WASHINGTON – Rep. Doug Lamborn (R-CO), ranking member of the House Armed Services Committee Subcommittee on Readiness, and Rep. Vicki Hartzler (R-MO), ranking member of the House Armed Services Committee Subcommittee on Tactical Air and Land Forces, delivered the following opening statements at a joint subcommittee hearing on the F-35 program:
Rep. Lamborn remarks as prepared for delivery:
Our nation’s adversaries are advancing their military capabilities at an alarming pace. It is more important than ever that we maintain our advantage against these peer and near-peer countries. Critical to our advantage will be our 5th generation F35 warfighter. While we are currently flying 400, plans include the procurement of close to 2500.
Over the past several years, this committee has focused on both the affordability and availability of the F35. From a readiness perspective, we must ensure that the F35 capability is sustainable. As noted in the statements of both Pratt and Whitney and Lockheed Martin, I appreciate the efforts underway to address these challenges, but it is clear more work needs to be done by all stakeholders.
We need a ready deterrent in our F35 platform, yet readiness metrics including mission capable and fully mission capable rates are concerning. While trending in the right direction, they are still below the Services established objectives. GAO has identified several factors and challenges to F35 readiness including the supply chain, the engine, and the Autonomic Logistics Information System (ALIS) system supporting operations, planning, supply chain management and maintenance.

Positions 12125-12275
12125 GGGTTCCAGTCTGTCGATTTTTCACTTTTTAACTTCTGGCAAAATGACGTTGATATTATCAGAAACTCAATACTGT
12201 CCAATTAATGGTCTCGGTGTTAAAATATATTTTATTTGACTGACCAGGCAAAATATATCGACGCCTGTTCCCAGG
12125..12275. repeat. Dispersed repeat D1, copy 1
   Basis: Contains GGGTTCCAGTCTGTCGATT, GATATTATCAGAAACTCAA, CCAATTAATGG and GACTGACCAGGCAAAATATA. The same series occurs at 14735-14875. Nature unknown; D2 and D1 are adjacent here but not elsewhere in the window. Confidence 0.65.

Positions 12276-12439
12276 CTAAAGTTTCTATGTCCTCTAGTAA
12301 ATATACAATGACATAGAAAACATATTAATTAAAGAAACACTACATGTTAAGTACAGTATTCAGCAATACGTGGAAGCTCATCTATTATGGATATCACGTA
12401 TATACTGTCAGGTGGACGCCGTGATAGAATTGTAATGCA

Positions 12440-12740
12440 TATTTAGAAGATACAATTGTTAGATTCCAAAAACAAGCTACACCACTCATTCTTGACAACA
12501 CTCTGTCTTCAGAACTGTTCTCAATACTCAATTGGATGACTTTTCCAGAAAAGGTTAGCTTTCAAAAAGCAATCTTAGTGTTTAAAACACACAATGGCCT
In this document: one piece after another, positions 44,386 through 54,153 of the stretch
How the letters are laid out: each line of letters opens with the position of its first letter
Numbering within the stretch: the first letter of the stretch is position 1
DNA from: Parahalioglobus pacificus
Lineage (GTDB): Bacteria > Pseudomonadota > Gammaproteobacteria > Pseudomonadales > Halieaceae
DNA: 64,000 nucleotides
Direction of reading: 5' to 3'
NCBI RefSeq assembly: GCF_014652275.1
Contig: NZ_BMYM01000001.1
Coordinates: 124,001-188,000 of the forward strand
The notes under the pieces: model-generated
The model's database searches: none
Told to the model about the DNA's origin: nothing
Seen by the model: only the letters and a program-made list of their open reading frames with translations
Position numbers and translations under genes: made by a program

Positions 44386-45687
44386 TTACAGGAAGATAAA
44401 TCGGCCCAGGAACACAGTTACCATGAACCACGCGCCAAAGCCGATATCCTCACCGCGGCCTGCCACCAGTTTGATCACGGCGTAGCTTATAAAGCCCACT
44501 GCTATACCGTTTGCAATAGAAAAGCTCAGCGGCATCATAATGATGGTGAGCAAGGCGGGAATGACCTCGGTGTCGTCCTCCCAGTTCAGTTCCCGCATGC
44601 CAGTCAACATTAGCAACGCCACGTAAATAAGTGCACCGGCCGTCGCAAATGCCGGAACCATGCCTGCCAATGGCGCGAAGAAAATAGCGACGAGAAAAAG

Engine availability is critical piece to this puzzle, as is the delayed stand up of depot capacity. I look forward to hearing from our witnesses today about how they are working together to address these challenges.
The F35 is a vital national security investment with a planned life cycle of 66-years. I am concerned that estimated life-cycle sustainment costs continue to increase. While procuring the F35 capability is vital to national security, we must ensure we can afford to employ it well into the future.
On this point, time is of the essence. It will be more difficult to reduce sustainment costs as the fleet of F35 aircraft grows. I hope to hear today how the team is working to ensure the Navy, Marine Corps and Army can afford to fly the F35, and specifically how all stakeholders are working together to address the cost gap between projected costs and affordability constraints.
I am committed to continuing our investment into the F35 platform and 5th generation capability because I believe it is crucial to maintain our advantage against adversaries like China. But it is also clear that sustainment challenges exist. If our industry stakeholders don’t succeed in quickly driving down the sustainment costs of the F35, I fear critics of the program will be dealt a stronger hand in their calls to gut the program.
I encourage all stakeholders involved – the services, the Joint Program Office, and the contractors – to get on the same page when it comes to sustainment and affordability.